The “Deadlock” section is a corporate governance mechanism that applies only to “Disputed Matters,” which are defined as matters “requiring Board or Member approval” on which the board is unable to reach agreement.

Looking at that definition and at other provisions of the contract giving content to the term “Disputed Matters,” the Second Circuit found ambiguity as to the parties’ intent.

Payment of prevailing party fees pursuant to Section 21(h) is not on that list, the opinion notes, suggesting that disputes under Section 21(h), on prevailing party fees, may very well fall outside the scope of Section 16’s arbitration provision.

Nothing in Section 21(h), the opinion states, “suggests that such relief [compelling payment of prevailing party fees] is contingent upon board approval; to the contrary, it unambiguously directs the non-prevailing member to pay such costs and fees ‘upon demand.’”

For the Second Circuit, that ambiguity blocked a conclusion that the “competence-competence” provision in AAA Rule R-7(a) clearly allocated the “who decides” gateway decision to the arbitrator.  Consequently, under First Options, the gateway decision lay with the courts:

“While the arbitration agreement does indeed incorporate the AAA Rules, which empower the arbitrator to resolve questions of arbitrability, Section 16(b) provides that the AAA Rules ‘apply to such arbitrations as may arise under the [JV] Agreement.’ See NASDAQ OMX, 770 F.3d at 1032; SA.16.  Because Section 16(b)’s arbitration clause applies only to ‘Disputed Matters’ not resolved pursuant to the mediation process outlined in Section 16(a), the AAA Rules do not apply ‘until a decision is made as to whether [DDK Hospitality’s supplemental claim] does or does not fall within the intended scope of arbitration[.]’ NASDAQ OMX, 770 F.3d at 1032.  In other words, whether the AAA Rules, including Rule 7(a), apply turns on the conditional premise that the dispute falls within the definition of ‘Disputed Matter.’ If it does not, then the AAA Rules do not govern and no delegation of authority to the arbitrator to resolve questions of arbitrability arises.  The narrow scope of the arbitration provision therefore obscures the import of the incorporation of the AAA Rules and creates ambiguity as to the parties’ intent to delegate arbitrability to the arbitrator.”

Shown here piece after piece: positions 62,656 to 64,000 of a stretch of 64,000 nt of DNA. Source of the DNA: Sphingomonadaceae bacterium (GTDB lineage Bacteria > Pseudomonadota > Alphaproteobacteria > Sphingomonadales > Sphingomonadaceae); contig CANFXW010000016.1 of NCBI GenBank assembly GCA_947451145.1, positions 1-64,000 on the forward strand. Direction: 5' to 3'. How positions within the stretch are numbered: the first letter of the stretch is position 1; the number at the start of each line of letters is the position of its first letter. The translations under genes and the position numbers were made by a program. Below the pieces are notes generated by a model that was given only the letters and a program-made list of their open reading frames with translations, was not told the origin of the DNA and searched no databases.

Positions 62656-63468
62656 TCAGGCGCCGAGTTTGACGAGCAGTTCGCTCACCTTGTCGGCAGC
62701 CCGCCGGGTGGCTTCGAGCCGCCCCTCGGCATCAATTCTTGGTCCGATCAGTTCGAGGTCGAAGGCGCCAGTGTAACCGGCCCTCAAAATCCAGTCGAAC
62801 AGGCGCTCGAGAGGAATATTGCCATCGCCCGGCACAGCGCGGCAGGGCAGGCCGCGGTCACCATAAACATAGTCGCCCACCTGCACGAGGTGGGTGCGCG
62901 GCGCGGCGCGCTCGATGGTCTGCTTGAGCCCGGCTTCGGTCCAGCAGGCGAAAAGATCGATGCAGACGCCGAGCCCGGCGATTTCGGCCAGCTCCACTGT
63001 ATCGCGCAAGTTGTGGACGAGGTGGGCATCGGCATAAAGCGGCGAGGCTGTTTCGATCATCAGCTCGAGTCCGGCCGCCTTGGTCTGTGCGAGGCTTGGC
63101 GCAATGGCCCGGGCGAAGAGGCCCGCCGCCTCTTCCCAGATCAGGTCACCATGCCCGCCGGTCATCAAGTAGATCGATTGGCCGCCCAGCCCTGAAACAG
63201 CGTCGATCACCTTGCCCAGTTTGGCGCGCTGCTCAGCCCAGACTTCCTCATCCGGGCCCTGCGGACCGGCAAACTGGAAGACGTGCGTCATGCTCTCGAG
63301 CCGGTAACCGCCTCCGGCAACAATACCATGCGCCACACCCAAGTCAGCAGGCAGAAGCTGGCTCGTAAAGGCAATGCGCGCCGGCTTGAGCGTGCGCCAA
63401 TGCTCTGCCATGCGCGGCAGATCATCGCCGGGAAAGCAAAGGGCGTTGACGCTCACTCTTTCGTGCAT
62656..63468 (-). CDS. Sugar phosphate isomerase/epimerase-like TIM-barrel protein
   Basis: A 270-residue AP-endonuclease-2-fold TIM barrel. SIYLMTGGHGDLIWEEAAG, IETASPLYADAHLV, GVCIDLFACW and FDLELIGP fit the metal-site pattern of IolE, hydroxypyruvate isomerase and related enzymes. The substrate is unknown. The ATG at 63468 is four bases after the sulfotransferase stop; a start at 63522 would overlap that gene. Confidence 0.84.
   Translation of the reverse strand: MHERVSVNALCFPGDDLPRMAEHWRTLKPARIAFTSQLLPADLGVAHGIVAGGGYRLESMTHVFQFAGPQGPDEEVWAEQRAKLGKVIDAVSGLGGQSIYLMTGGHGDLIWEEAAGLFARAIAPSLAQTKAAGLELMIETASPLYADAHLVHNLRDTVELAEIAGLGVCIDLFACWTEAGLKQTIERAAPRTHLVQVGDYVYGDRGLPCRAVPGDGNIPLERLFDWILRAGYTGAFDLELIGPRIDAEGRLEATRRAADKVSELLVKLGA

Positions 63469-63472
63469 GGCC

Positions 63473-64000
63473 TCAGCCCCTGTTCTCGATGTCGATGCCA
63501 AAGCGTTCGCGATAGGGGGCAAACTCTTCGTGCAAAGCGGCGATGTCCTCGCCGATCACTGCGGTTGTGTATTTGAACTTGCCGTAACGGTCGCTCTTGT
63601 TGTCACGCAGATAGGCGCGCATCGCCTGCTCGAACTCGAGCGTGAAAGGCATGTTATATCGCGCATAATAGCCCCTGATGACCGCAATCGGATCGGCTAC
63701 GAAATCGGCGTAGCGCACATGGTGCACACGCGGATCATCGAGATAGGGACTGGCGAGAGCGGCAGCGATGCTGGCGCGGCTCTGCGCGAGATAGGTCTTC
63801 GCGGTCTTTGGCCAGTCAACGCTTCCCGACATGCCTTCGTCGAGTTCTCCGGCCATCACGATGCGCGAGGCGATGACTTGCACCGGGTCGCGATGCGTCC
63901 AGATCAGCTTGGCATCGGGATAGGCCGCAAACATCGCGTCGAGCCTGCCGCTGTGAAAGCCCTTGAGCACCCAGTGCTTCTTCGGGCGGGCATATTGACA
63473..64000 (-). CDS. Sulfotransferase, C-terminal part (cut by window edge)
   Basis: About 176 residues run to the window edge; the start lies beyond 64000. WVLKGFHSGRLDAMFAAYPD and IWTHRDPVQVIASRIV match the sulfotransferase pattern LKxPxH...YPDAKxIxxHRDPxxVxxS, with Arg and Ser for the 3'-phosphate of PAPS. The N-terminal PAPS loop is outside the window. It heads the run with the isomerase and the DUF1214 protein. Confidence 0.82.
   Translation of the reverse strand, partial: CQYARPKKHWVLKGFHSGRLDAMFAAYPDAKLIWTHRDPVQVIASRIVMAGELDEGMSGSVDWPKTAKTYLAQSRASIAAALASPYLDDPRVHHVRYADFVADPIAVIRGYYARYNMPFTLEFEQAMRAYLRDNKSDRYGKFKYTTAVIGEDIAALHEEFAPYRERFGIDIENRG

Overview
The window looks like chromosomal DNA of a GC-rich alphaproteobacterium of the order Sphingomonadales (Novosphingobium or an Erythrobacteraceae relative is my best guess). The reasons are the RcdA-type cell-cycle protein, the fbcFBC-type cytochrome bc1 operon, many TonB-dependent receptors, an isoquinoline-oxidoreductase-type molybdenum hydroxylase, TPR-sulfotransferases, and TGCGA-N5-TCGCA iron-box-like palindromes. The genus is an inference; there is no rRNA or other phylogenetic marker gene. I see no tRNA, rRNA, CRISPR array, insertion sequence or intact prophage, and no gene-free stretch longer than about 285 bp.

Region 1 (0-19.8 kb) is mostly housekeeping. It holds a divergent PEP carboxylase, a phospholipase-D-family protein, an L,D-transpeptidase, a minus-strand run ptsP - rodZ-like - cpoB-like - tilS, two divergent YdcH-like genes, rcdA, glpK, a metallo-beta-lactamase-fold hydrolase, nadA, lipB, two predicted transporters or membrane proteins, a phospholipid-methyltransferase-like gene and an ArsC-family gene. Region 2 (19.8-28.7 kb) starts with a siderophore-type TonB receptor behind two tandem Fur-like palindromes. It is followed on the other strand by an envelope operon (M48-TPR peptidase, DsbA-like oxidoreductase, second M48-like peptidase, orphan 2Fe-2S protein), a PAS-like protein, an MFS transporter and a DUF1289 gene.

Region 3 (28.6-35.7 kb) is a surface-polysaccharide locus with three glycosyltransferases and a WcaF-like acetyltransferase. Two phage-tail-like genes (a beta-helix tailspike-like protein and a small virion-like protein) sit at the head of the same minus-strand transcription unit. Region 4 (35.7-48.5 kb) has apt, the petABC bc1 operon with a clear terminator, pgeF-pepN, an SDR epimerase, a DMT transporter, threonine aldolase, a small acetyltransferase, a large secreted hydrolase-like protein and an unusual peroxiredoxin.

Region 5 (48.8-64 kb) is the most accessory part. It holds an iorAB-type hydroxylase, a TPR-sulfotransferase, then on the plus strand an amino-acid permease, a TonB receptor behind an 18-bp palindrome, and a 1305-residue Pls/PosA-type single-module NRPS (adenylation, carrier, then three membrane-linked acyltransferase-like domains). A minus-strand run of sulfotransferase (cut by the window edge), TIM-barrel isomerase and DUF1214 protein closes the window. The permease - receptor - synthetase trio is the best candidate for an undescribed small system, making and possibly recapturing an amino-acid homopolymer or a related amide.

Thus, the Second Circuit held in DDK Hotels that the contractual agreement in the JV agreement limiting arbitration to “Disputed Matters” operated to prevent allocation of the arbitrability decision to the arbitrator under the “clear and unmistakable” First Options test.  Accordingly, “[t]he district court therefore correctly determined that it, rather than the arbitrator, should decide whether the supplemental claim [for prevailing party fees] was arbitrable.”

One might reasonably ask how DDK Hotels squares with the unanimous 2019 U.S. Supreme Court decision, Henry Schein Inc. v. Archer & White Sales Inc., 139 S. Ct. 524 (2019) (available at http://bit.ly/2YLDkWQ), rejecting a “wholly groundless” basis for declining to forward a gateway question to arbitrators for decision. 

In Henry Schein, the Court’s summary does a good job of setting out the core of that ruling:

“Held: The ‘wholly groundless’ exception to arbitrability is inconsistent with the Federal Arbitration Act and this Court’s precedent.  Under the Act, arbitration is a matter of contract, and courts must enforce arbitration contracts according to their terms.  . . . The parties to such a contract may agree to have an arbitrator decide not only the merits of a particular dispute, but also ‘’gateway’ questions of ‘arbitrability.’’ . . . Therefore, when the parties’ contract delegates the arbitrability question to an arbitrator, a court may not override the contract, even if the court thinks that the arbitrability claim is  wholly groundless.”

Under the doctrine rejected by the Supreme Court in Henry Schein, the courts would have construed the parties’ contract to determine if the claimant’s arbitrability argument was “wholly groundless.”  Even in the face of a “clear and unmistakable” agreement to delegate arbitrability issues to the arbitrator, if the court was satisfied the arbitrability argument was “wholly groundless” under the contract, then the court could determine the arbitrability issue itself instead of referring the gateway question to the arbitrator.

In DDK Hotels, the district court and the Second Circuit again construed the parties’ contract, this time to determine if the parties’ intention to delegate the gateway issue to the arbitrator was ambiguous rather than clear and unmistakable.